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Cutting down your monthly mortgage costs

This advice applies to Scotland

This information applies to Scotland only.

Coronavirus - if you can't pay your mortgage

If you ask your mortgage provider, they might agree to pause your mortgage payments for three months. This is called a 'payment deferral'. 

You can't get a payment deferral after 31 March 2021, so make sure you ask your mortgage provider for one before this date.

If you already have a payment deferral, you might be able to extend it to a total of six months.

Think carefully about whether any changes to your mortgage payments are right for you. When your payment deferral ends, you'll need to make up for the payments you missed, plus interest added during the deferral. This means you'll have to either:

  • pay more each month
  • keep paying for longer. 

You might have other options to keep paying your mortgage, like increasing your income by claiming benefits, or claiming on an insurance policy.

You can check if you should ask for a payment deferral and what else you can do if you can't pay your bills.

This page tells you about some of the things you could do to stop yourself from falling behind with your mortgage payments and getting into debt.

You'll have to negotiate with your lender to make any of these changes to your mortgage. It will be easier to do this if you've planned your budget. To do this, you can use our budget fact sheet.

Before you agree to make any changes to your mortgage, you should ask your lender if there'll be a charge for this, like a redemption or administration charge, and how much this will be. You should take account of this in your budget.

Switching to a cheaper mortgage or insurance deal

You might be able to switch to a cheaper mortgage with the same lender. Many lenders offer a range of mortgages, and you might be able to change yours to one with lower monthly costs - for example, because the interest is at a fixed rate for a fixed period.

You should get independent financial advice before changing your mortgage with your current lender.

You might find a cheaper mortgage deal with another lender. You might have to pay charges for changing your mortgage lender, and you'll still have to pay off any arrears. There's information about different types of mortgage on the Money Advice Service website.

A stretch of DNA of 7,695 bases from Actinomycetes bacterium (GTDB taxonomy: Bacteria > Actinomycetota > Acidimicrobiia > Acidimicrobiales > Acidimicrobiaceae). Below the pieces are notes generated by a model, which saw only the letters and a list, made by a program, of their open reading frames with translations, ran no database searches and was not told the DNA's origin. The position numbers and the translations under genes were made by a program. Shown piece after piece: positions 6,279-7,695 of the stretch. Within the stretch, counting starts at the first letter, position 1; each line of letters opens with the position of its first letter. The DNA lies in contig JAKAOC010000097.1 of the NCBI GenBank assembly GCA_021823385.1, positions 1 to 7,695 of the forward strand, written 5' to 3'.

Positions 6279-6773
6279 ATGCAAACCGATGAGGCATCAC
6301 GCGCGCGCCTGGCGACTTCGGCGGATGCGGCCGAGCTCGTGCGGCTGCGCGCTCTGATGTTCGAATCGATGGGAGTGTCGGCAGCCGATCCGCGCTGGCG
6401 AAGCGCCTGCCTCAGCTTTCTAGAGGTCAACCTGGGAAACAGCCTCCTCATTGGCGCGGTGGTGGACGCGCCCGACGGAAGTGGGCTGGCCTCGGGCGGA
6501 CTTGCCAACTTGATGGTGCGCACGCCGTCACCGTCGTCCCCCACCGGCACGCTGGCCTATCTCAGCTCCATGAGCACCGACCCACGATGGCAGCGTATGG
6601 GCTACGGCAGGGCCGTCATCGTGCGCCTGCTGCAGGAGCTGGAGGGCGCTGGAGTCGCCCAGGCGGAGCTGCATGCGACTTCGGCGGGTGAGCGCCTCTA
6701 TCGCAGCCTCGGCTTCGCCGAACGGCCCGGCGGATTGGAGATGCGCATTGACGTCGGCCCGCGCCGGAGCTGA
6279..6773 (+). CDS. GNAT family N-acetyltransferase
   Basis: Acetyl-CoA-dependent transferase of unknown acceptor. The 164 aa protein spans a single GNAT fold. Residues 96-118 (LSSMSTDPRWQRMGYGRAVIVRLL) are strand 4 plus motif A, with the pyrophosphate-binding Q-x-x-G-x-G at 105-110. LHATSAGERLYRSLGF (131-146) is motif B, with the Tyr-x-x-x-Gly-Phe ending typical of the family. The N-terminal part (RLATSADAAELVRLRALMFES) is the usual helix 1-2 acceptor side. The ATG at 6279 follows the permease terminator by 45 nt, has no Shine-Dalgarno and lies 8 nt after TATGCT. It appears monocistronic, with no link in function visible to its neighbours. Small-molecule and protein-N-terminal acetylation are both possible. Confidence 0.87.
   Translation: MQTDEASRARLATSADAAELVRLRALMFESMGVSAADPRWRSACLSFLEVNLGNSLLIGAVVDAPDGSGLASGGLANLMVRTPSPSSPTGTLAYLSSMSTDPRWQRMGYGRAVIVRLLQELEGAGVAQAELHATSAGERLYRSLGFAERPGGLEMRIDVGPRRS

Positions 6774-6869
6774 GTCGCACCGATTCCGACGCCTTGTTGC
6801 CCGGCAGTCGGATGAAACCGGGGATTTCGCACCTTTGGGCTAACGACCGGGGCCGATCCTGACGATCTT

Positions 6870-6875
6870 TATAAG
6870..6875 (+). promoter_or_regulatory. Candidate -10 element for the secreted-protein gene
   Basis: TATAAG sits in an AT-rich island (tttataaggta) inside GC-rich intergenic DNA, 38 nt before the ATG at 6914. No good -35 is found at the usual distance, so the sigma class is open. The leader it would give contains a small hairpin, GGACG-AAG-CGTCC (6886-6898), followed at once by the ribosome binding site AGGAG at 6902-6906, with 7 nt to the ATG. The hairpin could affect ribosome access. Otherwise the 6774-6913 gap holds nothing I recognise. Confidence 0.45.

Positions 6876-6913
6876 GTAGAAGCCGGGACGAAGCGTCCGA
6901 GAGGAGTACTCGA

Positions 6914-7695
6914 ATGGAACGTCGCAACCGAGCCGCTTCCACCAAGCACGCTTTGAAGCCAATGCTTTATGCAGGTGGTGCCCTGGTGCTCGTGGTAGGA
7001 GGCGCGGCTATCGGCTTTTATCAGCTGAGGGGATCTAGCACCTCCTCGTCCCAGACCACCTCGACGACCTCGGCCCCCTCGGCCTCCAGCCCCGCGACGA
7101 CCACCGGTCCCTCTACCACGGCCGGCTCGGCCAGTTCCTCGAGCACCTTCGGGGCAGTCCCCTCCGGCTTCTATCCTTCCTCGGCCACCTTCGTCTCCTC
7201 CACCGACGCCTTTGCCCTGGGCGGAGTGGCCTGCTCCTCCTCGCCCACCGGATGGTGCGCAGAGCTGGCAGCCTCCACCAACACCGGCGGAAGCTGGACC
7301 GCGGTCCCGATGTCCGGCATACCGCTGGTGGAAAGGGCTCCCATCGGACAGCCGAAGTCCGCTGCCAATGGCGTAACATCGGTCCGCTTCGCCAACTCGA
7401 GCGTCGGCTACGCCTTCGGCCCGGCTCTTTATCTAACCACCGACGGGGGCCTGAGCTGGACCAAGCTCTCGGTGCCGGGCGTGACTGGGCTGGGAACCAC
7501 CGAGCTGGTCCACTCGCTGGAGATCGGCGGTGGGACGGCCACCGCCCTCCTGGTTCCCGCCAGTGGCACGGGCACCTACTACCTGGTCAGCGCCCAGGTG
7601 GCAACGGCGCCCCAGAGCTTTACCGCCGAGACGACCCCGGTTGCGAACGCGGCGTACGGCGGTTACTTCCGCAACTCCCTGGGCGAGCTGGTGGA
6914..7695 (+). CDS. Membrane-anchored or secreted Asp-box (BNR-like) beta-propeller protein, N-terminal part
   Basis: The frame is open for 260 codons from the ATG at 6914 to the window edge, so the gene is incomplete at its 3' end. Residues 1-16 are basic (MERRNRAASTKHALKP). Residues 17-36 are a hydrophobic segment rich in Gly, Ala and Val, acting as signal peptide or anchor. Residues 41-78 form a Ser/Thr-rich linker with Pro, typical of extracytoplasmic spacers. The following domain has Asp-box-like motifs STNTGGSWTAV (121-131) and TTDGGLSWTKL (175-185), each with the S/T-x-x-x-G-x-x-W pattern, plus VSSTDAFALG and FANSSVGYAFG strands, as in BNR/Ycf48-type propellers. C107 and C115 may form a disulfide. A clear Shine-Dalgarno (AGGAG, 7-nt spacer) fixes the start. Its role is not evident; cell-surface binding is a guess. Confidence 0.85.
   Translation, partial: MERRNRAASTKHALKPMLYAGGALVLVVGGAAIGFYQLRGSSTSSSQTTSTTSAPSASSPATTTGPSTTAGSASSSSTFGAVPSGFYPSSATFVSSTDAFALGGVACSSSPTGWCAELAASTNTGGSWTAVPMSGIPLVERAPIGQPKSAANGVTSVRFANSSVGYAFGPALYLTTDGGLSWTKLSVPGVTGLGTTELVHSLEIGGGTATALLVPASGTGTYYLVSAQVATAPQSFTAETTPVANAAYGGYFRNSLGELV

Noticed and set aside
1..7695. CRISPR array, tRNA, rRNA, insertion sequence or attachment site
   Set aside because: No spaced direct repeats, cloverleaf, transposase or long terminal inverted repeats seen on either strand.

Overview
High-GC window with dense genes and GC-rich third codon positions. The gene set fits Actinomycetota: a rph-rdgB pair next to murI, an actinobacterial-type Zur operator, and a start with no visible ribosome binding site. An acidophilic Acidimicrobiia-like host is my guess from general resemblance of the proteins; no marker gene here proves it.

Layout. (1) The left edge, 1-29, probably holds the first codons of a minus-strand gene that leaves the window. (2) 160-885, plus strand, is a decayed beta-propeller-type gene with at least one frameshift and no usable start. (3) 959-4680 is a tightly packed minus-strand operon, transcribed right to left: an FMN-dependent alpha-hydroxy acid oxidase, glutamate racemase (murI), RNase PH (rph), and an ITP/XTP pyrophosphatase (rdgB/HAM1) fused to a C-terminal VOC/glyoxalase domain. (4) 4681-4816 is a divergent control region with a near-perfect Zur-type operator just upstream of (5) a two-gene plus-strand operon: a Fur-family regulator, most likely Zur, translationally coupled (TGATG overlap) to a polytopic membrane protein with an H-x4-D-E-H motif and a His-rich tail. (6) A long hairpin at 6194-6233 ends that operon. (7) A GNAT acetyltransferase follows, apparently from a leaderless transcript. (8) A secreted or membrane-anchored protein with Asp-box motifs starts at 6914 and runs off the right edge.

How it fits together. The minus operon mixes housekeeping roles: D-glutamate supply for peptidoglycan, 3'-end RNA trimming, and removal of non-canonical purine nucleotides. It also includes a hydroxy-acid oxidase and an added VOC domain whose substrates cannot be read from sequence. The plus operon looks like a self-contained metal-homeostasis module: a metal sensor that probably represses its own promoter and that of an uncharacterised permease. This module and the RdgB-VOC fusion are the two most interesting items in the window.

You might be able to cut down on other costs by switching to cheaper mortgage protection insurance, buildings or contents insurance if these were organised at the same time as your mortgage. You can get information about switching your insurance provider on the Money Advice Service website.

Cutting down your monthly payments

There are several ways you might be able to cut down your monthly payments to your lender.

Reduce your monthly interest payments

Your lender will probably only agree to this if there's equity in your property. This means that the property must be worth more than the amount that is owed on the mortgage.

Change to interest-only payments

This will reduce your monthly costs if you were paying off the capital as well as interest each month.

Temporarily reduce or stop repayments of the capital you borrowed

You can ask for a payment deferral on the capital, but you might only be allowed this if you have short-term financial difficulties.

Increase the period over which the mortgage is paid

This would be more than just a temporary option and would mean you pay more interest in the long term.

Changing payments on your endowment policy

You might be able to:

  • reduce the payments on your endowment policy - if you have an endowment mortgage, but see the warning below
  • stop making payments into your endowment policy - but you'll have to make up these payments at a later date.

Making any changes to an endowment policy can be complicated and financially risky. You should get independent financial advice first if you're thinking of doing this.

Cutting down payments on shared-ownership and shared-equity properties

If you own your property through a scheme that helped you buy your property, you'll have either:

  • shared ownership and you pay rent and a mortgage - you'll usually share ownership with a registered social landlord, or
  • shared equity and you pay a mortgage - you'll share ownership with the Scottish government under a scheme such as LIFT, the New Supply Shared Equity scheme or the Open Market Shared Equity Scheme.

If you're having financial problems, you might be able to reduce your mortgage payments by selling back some of your stake in the property to the landlord or other part owner. You should contact the lender as soon as possible.

Read more about dealing with your mortgage lender.

If you have difficulty meeting your mortgage or rent payments, or you're already in debt, you should get help straight away from an experienced debt adviser, for example at a Citizens Advice Bureau. Find out where to get advice.

Independent financial advice

Several organisations can help you find an independent financial adviser, for example Unbiased, the Chartered Institute for Securities & Investment and the Personal Finance Society.

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